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Novel feline viruses: Emerging significance of gammaherpesvirus and morbillivirus infections

Beatty, J.A., Sharp, C.R.ORCID: 0000-0002-1797-9783, Duprex, W.P. and Munday, J.S. (2019) Novel feline viruses: Emerging significance of gammaherpesvirus and morbillivirus infections. Journal of Feline Medicine and Surgery, 21 (1). pp. 5-11.

Link to Published Version: https://doi.org/10.1177/1098612X18808102
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Abstract

Practical relevance:
New technologies capable of sequencing the genetic material in any given biological sample, combined with computer-based algorithms for sequence assembly and analysis, have revolutionised infectious disease research. The rate at which novel viruses are being discovered now exceeds our understanding of their clinical relevance. Novel viruses may contribute to diseases that are major causes of feline morbidity and mortality, including cancer and chronic kidney disease. The identification of new viral pathogens raises the prospect of not only improved patient outcomes through specific treatment but even disease prevention through viral control measures.

Clinical challenges:
It can be difficult to determine the role of a novel virus in disease development. Disease may be an occasional outcome, often years after infection. A high prevalence of infection in the general population can make disease associations harder to identify and almost impossible to rule out. Host cofactors such as immune dysfunction, genetic background or coinfections may be required for manifestation of disease, and one virus species may be linked to a range of pathological sequelae. Establishing causality relies on evaluating accumulating evidence from multiple investigations, which is often hard to access by practitioners.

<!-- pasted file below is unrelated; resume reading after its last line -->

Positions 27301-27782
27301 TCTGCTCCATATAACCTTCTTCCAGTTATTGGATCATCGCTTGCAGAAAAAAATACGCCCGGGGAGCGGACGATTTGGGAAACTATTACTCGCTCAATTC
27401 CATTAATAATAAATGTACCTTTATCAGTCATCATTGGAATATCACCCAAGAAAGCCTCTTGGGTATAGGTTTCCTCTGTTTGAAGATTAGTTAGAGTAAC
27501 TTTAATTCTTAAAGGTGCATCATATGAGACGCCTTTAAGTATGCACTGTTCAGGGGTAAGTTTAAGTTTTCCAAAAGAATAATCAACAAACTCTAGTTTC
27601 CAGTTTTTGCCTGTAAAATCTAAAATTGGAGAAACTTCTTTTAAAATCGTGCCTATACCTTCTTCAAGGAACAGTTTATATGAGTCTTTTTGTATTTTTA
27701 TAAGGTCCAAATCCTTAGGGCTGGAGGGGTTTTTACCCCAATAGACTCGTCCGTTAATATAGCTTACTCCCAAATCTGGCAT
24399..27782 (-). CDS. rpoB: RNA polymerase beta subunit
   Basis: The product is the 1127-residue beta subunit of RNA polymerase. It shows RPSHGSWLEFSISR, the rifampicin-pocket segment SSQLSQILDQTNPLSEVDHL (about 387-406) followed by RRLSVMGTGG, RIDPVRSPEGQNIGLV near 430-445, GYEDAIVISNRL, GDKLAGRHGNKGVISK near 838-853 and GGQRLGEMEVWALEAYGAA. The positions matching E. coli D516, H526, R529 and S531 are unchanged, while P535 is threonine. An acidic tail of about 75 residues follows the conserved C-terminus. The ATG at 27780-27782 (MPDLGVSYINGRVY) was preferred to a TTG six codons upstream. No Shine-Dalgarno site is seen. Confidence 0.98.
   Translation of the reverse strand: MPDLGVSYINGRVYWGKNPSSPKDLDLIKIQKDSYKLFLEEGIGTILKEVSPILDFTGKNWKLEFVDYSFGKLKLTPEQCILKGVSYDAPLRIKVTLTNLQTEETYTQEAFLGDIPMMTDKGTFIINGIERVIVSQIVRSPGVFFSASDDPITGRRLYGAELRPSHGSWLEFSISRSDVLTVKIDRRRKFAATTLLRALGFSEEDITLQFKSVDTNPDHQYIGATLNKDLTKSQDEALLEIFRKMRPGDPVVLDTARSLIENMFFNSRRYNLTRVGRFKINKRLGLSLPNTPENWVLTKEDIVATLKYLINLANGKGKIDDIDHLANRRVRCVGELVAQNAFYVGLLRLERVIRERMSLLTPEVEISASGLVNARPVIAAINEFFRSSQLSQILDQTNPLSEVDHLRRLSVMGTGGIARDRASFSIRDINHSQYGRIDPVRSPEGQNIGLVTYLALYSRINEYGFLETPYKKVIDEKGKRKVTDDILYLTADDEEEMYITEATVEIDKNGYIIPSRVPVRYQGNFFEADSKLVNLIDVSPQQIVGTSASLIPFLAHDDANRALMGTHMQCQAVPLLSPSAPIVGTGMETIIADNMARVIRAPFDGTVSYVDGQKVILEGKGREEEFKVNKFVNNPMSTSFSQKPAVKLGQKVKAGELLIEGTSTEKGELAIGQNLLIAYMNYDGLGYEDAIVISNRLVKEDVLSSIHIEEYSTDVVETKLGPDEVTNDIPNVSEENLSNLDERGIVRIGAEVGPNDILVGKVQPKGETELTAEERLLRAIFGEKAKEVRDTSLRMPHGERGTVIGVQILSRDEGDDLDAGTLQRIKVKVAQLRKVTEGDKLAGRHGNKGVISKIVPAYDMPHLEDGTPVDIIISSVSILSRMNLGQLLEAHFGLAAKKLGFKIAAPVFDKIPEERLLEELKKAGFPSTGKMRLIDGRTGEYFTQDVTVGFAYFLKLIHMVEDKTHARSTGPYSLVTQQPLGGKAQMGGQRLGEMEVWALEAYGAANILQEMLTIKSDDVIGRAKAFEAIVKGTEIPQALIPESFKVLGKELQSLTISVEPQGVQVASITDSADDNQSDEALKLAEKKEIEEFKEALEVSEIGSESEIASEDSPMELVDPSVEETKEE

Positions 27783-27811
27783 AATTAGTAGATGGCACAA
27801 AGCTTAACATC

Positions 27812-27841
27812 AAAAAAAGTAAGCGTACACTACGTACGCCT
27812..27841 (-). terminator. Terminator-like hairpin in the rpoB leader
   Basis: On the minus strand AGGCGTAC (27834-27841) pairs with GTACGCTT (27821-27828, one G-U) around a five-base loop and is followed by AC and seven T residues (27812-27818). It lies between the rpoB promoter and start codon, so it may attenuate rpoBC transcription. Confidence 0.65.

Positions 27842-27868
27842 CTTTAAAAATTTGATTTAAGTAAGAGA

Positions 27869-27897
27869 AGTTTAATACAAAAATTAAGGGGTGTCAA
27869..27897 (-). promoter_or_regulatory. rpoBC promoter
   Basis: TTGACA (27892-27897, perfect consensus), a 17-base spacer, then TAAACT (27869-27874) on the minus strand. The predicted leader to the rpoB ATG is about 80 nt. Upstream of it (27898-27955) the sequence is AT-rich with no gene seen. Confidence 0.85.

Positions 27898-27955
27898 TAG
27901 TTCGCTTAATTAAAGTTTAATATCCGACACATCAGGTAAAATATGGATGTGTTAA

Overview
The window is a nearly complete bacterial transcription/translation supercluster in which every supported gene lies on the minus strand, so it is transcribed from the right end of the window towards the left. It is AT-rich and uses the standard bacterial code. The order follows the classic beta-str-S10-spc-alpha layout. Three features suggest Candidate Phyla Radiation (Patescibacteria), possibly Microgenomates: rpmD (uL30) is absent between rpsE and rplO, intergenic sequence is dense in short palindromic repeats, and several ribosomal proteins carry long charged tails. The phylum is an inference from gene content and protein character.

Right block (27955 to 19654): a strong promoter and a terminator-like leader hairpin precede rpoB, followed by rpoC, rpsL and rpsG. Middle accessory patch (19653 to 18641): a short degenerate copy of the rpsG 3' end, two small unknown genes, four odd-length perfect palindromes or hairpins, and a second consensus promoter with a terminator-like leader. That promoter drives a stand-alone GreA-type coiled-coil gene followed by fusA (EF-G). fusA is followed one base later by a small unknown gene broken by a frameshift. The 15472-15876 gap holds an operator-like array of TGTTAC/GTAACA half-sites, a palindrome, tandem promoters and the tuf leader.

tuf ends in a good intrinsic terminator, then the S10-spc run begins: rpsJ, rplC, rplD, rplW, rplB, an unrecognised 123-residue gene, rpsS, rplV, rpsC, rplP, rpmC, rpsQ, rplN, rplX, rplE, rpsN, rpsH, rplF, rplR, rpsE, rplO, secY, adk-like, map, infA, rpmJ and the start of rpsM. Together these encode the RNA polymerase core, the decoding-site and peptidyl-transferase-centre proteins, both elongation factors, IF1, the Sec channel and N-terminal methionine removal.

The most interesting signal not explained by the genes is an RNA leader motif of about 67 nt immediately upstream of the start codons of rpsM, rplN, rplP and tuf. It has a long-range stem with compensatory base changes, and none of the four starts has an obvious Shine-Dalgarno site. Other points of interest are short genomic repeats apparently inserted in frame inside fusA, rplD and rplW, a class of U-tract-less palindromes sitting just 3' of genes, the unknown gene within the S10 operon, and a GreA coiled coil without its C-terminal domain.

Global importance:
The worldwide distribution of gammaherpesvirus and morbillivirus infections in domestic cats underlines the potential of these viruses to negatively impact feline health and welfare globally.

Evidence base:
This review relies on grade la—III evidence.

Item Type: Journal Article
Murdoch Affiliation: School of Veterinary and Life Sciences
Publisher: W.B. Saunders Ltd
Copyright: © 2019 by SAGE Publications
URI: http://researchrepository.murdoch.edu.au/id/eprint/43020
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